[0060] In general, light entering each of the entrance apertures emerges from the exit apertures, but with additional interstitial spacing. Figure 4A illustrates the relative tilting of fiber bundles to achieve image separation, but other techniques, e.g., including twists or turns in the fiber bundles, can also be used. Ferrule 400 can also be used during fabrication of the device to maintain proper alignment of the bundles and to aid in cutting, grinding, and/or polishing respective fiber bundles. Although illustrated as a 2 x 3 array in Figures 4B and 4C, the fiber bundle array can generally be fabricated in any array configuration, as desired for a particular application.

[0061] Figures 5A-5B illustrate another example of a bundled optical fiber system that can be used in dynamic autostereoscopic display modules. Like the device of Figures 4A-4C, the bundle array illustrated includes various separate bundles of parallel (or substantially parallel) fibers where each bundle is oriented at a specified angle with respect to the center of the device (e.g., the surface normal). Here, however, the fiber bundles of fiber bundle array 500 are not held in place by a ferrule or mount, but instead are cut into small blocks and assembled into a composite structure. In some embodiments, these fiber bundles are fused together in the same manner in which the previously described fiber tapers are formed. As illustrated by the arrows in Figure 5B (which shows the top surface of array 500) light emerges from the top surface in a different spatial configuration from that when it entered the array.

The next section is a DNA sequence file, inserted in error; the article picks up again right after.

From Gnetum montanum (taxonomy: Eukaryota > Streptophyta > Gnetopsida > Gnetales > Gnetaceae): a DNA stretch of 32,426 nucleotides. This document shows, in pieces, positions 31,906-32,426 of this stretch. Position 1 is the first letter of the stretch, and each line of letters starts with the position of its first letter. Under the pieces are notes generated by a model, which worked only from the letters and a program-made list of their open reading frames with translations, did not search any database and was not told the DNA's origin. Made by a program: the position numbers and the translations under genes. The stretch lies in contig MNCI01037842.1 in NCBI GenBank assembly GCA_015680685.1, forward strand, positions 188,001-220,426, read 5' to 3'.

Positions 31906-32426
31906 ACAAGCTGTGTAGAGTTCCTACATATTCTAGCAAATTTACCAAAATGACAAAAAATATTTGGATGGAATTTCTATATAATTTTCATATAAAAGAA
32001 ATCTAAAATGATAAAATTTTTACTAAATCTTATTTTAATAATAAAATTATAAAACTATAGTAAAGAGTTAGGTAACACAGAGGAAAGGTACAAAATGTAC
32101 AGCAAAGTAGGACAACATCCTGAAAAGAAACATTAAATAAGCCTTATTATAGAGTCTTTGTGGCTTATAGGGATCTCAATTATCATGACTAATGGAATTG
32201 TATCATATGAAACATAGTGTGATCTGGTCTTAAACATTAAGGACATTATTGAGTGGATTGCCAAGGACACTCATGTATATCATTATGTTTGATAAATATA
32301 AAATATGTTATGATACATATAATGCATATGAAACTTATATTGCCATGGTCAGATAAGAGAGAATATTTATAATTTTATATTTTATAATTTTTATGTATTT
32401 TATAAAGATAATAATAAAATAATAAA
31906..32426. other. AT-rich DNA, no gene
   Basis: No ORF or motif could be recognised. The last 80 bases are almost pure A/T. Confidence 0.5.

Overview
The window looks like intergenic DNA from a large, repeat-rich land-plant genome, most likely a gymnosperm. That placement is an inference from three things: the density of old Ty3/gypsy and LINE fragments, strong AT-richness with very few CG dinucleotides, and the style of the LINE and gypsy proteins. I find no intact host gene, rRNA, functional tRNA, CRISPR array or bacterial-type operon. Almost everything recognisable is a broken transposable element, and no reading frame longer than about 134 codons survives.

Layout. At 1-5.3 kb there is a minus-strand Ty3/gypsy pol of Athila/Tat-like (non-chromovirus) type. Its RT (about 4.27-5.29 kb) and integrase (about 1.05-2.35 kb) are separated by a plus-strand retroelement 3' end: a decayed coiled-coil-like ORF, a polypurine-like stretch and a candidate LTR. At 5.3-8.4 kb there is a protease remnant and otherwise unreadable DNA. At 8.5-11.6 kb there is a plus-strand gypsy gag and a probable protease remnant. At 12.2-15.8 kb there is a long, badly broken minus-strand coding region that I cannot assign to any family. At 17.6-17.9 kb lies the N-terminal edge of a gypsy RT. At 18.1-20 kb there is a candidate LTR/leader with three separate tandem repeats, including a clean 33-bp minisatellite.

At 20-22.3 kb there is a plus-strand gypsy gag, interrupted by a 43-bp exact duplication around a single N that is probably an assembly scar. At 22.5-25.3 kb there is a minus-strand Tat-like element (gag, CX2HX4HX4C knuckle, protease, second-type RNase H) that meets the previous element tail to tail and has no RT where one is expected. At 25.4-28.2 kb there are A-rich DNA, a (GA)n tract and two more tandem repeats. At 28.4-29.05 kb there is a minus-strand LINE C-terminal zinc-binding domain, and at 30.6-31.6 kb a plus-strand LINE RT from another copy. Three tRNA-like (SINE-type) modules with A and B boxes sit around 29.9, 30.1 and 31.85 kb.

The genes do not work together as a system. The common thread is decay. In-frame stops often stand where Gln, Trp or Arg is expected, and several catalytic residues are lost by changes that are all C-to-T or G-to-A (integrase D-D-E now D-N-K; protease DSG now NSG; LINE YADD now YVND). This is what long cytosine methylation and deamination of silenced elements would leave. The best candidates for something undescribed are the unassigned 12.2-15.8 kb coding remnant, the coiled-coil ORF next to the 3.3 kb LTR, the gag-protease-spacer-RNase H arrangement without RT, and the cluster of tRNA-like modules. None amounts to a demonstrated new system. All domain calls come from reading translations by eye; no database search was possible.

[0062] Returning briefly to Figure 2, lenslet array 220 provides a regular array of compound lenses. In one implementation, each of the two-element compound lens is a plano-convex spherical lens immediately below a biconvex spherical lens. Figure 6 illustrates an example of a multiple element lenslet system 600 that can be used in dynamic autostereoscopic display modules. Light enters plano-convex lens 610 from below. A small point of light at the bottom plane (e.g., 611, 613, or 615, such light emitted by a single fiber in the fiber taper) emerges from bi-convex lens 620 fairly well collimated. Simulations and measurements show divergence of 100 milliradians or less can be achieved over a range of ± 45 degrees. The ability to control the divergence of light emitted over a range of 90 degrees demonstrates the usefulness of this approach. Furthermore, note that the light emerges from lens 620 with a fairly high fill factor, i.e., it emerges from a large fraction of the area of the lens. This is made possible by the compound lens. In contrast, with a single element lens the exit aperture is difficult to fill.